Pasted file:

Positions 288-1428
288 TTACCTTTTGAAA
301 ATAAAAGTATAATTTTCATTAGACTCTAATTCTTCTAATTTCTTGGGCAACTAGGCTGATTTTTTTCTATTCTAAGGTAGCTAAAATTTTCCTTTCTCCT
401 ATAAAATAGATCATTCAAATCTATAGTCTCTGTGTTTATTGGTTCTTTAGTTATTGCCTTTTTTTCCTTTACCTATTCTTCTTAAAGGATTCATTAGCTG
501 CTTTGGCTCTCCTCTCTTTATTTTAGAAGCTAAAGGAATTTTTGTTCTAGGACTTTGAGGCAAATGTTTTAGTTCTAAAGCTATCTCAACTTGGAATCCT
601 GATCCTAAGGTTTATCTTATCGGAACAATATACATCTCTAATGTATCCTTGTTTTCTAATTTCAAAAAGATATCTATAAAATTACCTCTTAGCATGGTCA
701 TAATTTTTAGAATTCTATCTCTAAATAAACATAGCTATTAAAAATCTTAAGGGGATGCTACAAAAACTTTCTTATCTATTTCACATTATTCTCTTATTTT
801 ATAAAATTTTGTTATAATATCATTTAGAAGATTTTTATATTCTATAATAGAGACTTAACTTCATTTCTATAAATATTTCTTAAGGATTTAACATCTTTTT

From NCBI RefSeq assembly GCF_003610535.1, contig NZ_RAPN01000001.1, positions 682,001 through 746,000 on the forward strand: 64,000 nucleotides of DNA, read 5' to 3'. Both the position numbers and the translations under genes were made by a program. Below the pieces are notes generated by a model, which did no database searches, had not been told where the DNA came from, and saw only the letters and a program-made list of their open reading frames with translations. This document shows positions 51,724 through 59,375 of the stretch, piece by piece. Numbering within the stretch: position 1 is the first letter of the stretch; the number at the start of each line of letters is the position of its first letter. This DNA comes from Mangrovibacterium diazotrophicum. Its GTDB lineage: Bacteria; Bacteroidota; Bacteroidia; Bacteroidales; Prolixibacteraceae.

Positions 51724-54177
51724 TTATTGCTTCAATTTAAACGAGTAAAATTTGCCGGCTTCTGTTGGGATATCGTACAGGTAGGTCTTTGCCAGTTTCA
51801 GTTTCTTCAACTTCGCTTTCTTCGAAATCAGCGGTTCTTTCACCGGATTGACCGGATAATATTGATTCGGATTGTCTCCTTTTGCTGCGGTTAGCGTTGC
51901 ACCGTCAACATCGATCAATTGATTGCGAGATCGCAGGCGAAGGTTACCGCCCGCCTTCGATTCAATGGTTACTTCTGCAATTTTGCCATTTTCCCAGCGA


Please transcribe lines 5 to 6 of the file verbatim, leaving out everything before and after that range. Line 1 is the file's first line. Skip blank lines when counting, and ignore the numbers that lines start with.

501 CTTTGGCTCTCCTCTCTTTATTTTAGAAGCTAAAGGAATTTTTGTTCTAGGACTTTGAGGCAAATGTTTTAGTTCTAAAGCTATCTCAACTTGGAATCCT
601 GATCCTAAGGTTTATCTTATCGGAACAATATACATCTCTAATGTATCCTTGTTTTCTAATTTCAAAAAGATATCTATAAAATTACCTCTTAGCATGGTCA